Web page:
By request: A new post to replace the one about barf at the top of the page. Also by request:
It’s one of those days when I kinda want my browser to crash, if only to dispense with the three windows and 2,000 tabs I have open between them, because people, I am exhausted and it would help clear the decks. Been reading all the Trump news, periodically going to the window to see if a mob with torches and pitchforks has gathered for the long march to Washington, or even to the corner, to express howling disapproval. Zilch. This is a familiar feeling. I remember during the financial meltdown, closing my laptop in sheer panic and wondering why people weren’t out on my lawn screaming or setting their houses on fire or whatever. But life goes on in its petty-pace details of making coffee and taking showers and letting the dog out to pee. It just does.
Thursday, I went to Lansing. A lovely, lovely day. There was a crowd gathered on the Capitol lawn for some reason I would have liked to investigate, but I was headed the other way, for a lunchtime panel on workforce development. Michigan is not doing well at this, because our schools are underfunded and the population is still residually shellshocked by the reality that a high-school diploma isn’t enough anymore, unless you want to sell french fries in a paper hat. At the Q&A, my boss summed up the panelists’ big theme — that if we want more people in post-secondary education, we need to remake secondary education. Hear, hear. I’ve thought this for a while, and yet, the hold high school has on American life is strong. I’ve known many homeschoolers who stopped at 9th grade, not because they couldn’t go on but because their children wanted a high-school experience, and not the education but the rest of it — proms, football games, swim meets, all-night graduation parties, the opposite sex violating dress codes, all that stuff.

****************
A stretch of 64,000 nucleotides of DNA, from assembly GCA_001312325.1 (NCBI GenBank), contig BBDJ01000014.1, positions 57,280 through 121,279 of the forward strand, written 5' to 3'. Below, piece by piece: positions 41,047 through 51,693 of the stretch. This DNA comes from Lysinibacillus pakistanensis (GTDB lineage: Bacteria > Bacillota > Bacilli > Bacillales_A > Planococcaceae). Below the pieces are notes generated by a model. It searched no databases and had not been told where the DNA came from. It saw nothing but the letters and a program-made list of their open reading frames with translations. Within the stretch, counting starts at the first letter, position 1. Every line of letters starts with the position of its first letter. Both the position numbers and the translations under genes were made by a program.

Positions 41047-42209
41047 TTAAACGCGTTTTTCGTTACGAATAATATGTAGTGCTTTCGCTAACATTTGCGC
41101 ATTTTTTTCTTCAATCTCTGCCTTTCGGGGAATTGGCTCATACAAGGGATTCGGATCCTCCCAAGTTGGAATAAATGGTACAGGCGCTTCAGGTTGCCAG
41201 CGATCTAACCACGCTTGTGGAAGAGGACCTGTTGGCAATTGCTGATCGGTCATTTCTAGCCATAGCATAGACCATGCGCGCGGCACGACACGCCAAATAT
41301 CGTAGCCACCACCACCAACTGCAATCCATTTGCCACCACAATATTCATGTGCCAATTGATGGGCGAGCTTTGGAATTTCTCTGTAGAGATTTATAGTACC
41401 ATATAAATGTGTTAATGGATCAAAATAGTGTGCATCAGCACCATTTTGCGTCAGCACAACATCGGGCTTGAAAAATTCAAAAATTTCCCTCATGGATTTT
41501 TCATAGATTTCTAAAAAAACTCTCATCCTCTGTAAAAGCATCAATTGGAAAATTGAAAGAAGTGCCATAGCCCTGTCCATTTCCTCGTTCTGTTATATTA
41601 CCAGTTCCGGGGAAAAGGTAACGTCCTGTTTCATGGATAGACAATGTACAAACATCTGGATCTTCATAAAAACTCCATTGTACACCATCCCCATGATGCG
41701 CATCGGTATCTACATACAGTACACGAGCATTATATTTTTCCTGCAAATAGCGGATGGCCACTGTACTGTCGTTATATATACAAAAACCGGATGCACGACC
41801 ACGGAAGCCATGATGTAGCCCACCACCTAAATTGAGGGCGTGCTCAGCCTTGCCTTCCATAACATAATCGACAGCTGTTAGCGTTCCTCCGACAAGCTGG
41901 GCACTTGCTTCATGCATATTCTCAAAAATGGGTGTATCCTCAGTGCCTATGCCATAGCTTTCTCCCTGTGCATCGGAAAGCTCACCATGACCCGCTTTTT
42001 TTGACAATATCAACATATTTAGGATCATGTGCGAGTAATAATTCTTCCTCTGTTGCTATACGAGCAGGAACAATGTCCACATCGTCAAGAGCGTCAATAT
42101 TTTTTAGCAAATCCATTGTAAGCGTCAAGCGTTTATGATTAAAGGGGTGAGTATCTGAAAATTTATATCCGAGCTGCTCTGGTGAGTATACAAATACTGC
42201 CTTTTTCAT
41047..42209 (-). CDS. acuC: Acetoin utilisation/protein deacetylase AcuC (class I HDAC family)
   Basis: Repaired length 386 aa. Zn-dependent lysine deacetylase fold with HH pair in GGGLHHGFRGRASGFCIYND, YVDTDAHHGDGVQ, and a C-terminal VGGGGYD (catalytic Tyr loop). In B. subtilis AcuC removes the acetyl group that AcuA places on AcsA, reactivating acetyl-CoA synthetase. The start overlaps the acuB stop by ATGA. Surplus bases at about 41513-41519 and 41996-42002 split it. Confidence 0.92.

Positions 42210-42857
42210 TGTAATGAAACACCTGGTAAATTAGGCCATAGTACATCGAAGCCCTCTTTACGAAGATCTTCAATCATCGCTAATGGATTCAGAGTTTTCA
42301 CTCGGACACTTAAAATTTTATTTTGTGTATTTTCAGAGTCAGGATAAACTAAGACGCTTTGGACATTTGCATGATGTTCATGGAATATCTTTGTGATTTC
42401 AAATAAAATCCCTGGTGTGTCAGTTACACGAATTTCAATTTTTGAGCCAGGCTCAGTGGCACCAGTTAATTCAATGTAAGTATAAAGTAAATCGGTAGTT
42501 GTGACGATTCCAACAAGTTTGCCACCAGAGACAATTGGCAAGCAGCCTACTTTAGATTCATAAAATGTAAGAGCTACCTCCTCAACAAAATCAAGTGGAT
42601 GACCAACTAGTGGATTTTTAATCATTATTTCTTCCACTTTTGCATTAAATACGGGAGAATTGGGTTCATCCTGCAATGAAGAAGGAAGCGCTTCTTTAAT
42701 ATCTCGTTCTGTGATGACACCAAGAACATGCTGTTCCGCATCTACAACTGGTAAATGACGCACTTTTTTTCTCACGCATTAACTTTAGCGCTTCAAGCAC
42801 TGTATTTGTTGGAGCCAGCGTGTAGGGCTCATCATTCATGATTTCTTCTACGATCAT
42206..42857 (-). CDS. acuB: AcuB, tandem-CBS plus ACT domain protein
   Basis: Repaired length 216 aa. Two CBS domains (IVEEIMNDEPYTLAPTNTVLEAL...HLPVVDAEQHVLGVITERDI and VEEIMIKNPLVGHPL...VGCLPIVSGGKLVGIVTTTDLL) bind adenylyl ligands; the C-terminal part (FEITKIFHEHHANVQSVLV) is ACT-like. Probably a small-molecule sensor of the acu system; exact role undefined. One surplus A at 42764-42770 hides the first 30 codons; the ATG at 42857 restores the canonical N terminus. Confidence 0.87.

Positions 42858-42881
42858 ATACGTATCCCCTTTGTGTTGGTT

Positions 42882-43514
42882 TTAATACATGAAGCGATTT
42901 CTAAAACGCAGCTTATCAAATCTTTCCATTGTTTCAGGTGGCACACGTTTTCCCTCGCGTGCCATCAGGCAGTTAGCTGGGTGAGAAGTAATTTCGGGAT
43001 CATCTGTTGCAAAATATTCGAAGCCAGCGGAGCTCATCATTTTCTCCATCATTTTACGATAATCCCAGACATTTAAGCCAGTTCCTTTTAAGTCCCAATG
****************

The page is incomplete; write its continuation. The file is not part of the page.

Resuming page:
Also, with per-pupil funding the norm in most states, every kid who bails out of Everytown High a year early for early/community college takes their backpack full of cash with them, so schools have no incentive to encourage it. But the fact remains, the student body of almost every school is becoming more diverse in every sense — learning dis/abilities, income, family background, all of it. One size doesn’t fit all in anything other than caftans.
Common Core was supposed to address this. People forget CC was born in the business community, so personnel managers knew that a high-school diploma in Arkansas knew roughly the same as one in California. Alas, it was shortly revealed as a Satanic plot, so pfft on that.
And now I am tired and about to order a pizza, so have some fun with this bloggage:
Thanks to whoever posted this ultimate yanny/laurel explainer in the comments on the previous thread. I had to go almost all the way left to hear laurel. Team Yanny all the way here.
Great photos of the volcano erupting in Hawaii. It’s times like this I don’t mind Michigan at. All. Five months of winter, yes, but no wildfires (not around here, anyway) or volcanos, and the earthquakes are just li’l ol’ things.
Face it, the only thing worse than the current presidency would be the likely next presidency. Shudder.
Let’s start that damn weekend, shall we?